All Articles Tagged "women’s pay"
Yesterday, I was forced to repeatedly listen to Beyoncé’s new single, “Run the World (Girls),” thanks to a precocious teenager who insisted on playing the song ad-nasuem. Don’t get me wrong—I’m not hatin’ on Beyoncé. The song has catchy lyrics and a sick beat. But after hearing it for the eighth time, I was pretty much ready to bang my head against the wall to the rhythm of the song. Yet at some point during the ninth replay of the song, I began to wonder if there was some legitimacy to Beyoncé’s girl-power anthem: do girls, also known as women, really run the world?
There is a really compelling argument to make that women may have finally achieved a power advantage in society. In an article written last year for The Atlantic, writer Hanna Rosin discussed the global economy’s shift to favoring “female” characteristics while male-dominated industries, such as manufacturing, construction and finance, are declining.
The U.S. Department of Labor seems to support Rosin’s argument. Statistics show that women comprised 46.8 percent of the total U.S. labor force in 2009, and are projected to account for 46.9 percent of the labor force in 2018. Women have also made great strides in management, professional and related occupations with 40 percent being employed. Also, for the first time in history, more women have college degree than our male counterparts.
Yes, Virginia Slims; we have come a long way, baby.
While there is no doubt that woman have made some gains in society, there is still a fair amount of inequality that women face in the workplace and in society at large. The biggest obstacle is the earnings gap between men and women. Women are likely to earn only 77.5-80 cents for every dollar that men earn for the same work—and that number decreases if you are a woman of color. Although economists who predicted that the income gap would decrease, it has actually stayed that same with no movement. In fact, 59 percent of working women are making less than $8 an hour.
Despite Beyoncé’s assertion that “we give birth to children then get back to business,” as a result of the economic recession, single women with children became the poorest group in this country. In 2009, of those households that lived in poverty, 29.9 percent were headed by single women, compared to 16.9 percent of single men and 5.8 percent of married couples. Unfortunately, very little is being done to assist households led by single mothers to retain their places in the workforce. Despite the financial hardships that come with the new arrival of a child, many employers still do not provide women with any benefits if they need to leave work temporarily.
Globally, women account for two-thirds of the world’s 774 million illiterate adults. In some parts of the world, women and girls bear the brunt of poverty. Their lack of control over resources, including land and other types of property, has limited their economic autonomy, which has made them the most vulnerable group to economic or environmental issues.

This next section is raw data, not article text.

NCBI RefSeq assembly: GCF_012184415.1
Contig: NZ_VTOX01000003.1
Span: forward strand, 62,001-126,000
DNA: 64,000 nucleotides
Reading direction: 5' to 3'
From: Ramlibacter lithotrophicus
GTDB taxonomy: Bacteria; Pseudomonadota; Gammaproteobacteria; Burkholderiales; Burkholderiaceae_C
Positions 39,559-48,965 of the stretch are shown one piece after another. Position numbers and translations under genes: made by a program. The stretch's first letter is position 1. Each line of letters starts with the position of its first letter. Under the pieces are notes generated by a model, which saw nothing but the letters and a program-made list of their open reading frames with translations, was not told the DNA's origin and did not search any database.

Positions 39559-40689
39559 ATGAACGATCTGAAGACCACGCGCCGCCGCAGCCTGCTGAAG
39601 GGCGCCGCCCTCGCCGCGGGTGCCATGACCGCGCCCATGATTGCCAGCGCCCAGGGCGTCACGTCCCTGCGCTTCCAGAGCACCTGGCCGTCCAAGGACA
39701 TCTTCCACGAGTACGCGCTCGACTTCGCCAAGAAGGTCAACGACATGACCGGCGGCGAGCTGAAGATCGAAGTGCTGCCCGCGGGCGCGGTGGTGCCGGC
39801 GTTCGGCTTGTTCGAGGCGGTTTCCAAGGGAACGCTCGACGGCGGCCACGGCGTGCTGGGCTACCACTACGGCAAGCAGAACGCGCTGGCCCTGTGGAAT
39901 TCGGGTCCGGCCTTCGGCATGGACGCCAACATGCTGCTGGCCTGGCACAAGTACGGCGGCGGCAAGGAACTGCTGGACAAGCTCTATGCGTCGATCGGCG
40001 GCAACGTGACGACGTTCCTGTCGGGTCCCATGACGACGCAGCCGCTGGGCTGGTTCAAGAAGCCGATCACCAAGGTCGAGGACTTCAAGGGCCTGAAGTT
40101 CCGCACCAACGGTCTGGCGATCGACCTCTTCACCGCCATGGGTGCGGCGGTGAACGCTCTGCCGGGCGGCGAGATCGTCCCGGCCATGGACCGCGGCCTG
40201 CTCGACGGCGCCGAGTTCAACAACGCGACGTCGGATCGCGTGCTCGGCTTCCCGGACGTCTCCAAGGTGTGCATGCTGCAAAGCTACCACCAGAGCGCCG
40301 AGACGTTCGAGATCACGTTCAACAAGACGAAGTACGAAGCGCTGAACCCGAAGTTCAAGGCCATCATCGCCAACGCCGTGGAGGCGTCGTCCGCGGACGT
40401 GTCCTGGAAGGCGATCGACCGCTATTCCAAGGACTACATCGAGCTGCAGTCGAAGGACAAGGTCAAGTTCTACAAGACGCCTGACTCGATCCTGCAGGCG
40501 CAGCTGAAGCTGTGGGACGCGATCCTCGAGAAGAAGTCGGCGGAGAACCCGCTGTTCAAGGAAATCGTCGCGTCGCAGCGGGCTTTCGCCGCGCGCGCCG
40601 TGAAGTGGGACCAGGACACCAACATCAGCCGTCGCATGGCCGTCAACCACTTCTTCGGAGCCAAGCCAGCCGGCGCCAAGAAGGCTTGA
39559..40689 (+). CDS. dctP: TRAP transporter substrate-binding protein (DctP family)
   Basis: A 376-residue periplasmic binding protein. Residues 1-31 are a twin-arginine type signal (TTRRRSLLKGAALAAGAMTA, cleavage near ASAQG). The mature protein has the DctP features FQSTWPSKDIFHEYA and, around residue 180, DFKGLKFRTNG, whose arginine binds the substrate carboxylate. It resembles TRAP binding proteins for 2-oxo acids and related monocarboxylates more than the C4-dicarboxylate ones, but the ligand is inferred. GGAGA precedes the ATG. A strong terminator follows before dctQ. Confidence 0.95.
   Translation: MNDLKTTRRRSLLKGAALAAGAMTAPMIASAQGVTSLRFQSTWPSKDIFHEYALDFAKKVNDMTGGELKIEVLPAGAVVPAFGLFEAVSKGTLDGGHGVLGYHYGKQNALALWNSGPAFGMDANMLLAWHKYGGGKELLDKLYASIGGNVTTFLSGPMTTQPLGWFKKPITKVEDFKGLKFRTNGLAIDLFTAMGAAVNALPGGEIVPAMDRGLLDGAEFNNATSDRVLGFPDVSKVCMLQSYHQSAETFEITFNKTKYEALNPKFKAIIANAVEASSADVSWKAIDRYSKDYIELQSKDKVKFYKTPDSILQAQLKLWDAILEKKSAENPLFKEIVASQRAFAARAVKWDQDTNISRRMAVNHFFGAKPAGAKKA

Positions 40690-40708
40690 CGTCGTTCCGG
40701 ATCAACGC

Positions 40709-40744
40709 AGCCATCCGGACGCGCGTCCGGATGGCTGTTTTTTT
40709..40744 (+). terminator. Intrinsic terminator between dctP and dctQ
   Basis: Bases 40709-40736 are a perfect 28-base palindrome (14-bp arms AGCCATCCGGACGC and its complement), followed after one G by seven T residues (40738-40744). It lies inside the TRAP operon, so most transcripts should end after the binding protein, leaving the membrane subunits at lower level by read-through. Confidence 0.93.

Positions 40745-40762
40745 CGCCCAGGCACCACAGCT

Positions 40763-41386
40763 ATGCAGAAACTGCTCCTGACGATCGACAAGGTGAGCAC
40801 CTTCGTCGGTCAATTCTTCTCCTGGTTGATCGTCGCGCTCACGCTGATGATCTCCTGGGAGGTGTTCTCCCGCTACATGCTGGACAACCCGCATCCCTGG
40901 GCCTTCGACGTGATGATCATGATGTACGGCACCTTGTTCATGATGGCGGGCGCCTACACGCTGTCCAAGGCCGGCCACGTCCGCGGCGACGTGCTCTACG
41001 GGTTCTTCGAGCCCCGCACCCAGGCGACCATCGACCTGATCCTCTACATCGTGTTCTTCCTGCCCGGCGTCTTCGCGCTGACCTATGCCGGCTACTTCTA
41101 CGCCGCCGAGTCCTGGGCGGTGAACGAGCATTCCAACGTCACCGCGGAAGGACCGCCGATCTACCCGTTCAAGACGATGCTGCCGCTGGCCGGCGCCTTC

Back in the U.S., a woman is assaulted or beaten every nine seconds. Domestic violence is the leading cause of injury to women—more than care accidents, muggings and rapes combined – and every day, more than three women are murdered by their husbands or boyfriends. Around the world, at least one in every three women has been beaten, coerced into sex or otherwise abused during her lifetime. Most often, the abuser is a member of her own family.
Despite the fun posturing in the “Run The World” song, the reality is still much closer to the words of James Brown, in that it’s still a “man’s world.” By the way, out of all the world leaders currently in power, only 20 of them are women. Though it has been a record-breaking year for women in power, it’s still not enough to actually rule the world.
Charing Ball is the author of the blog People, Places & Things.
(Wall Street Journal) — Women are gaining ground educationally and economically, but men still make more money on average and women are more likely to live in poverty, according to a White House report expected to be released Tuesday. The report compiles data from a half-dozen U.S. government agencies on topics including women’s educational attainment, employment, earnings and experience with crime and abuse. Many of the figures have been released previously by different parts of the government, but now have been put pulled together into one document, billed by the White House as its most comprehensive report on the state of women in 50 years.
“Women have not only caught up with men in college attendance but younger women are now more likely than younger men to have a college or a master’s degree,” wrote Valerie Jarrett, a senior adviser to President Barack Obama, and Christina Tchen, chief of staff to first lady Michele Obama, in a foreword. “Yet, these gains in education and labor force involvement have not yet translated into wage and income equity.”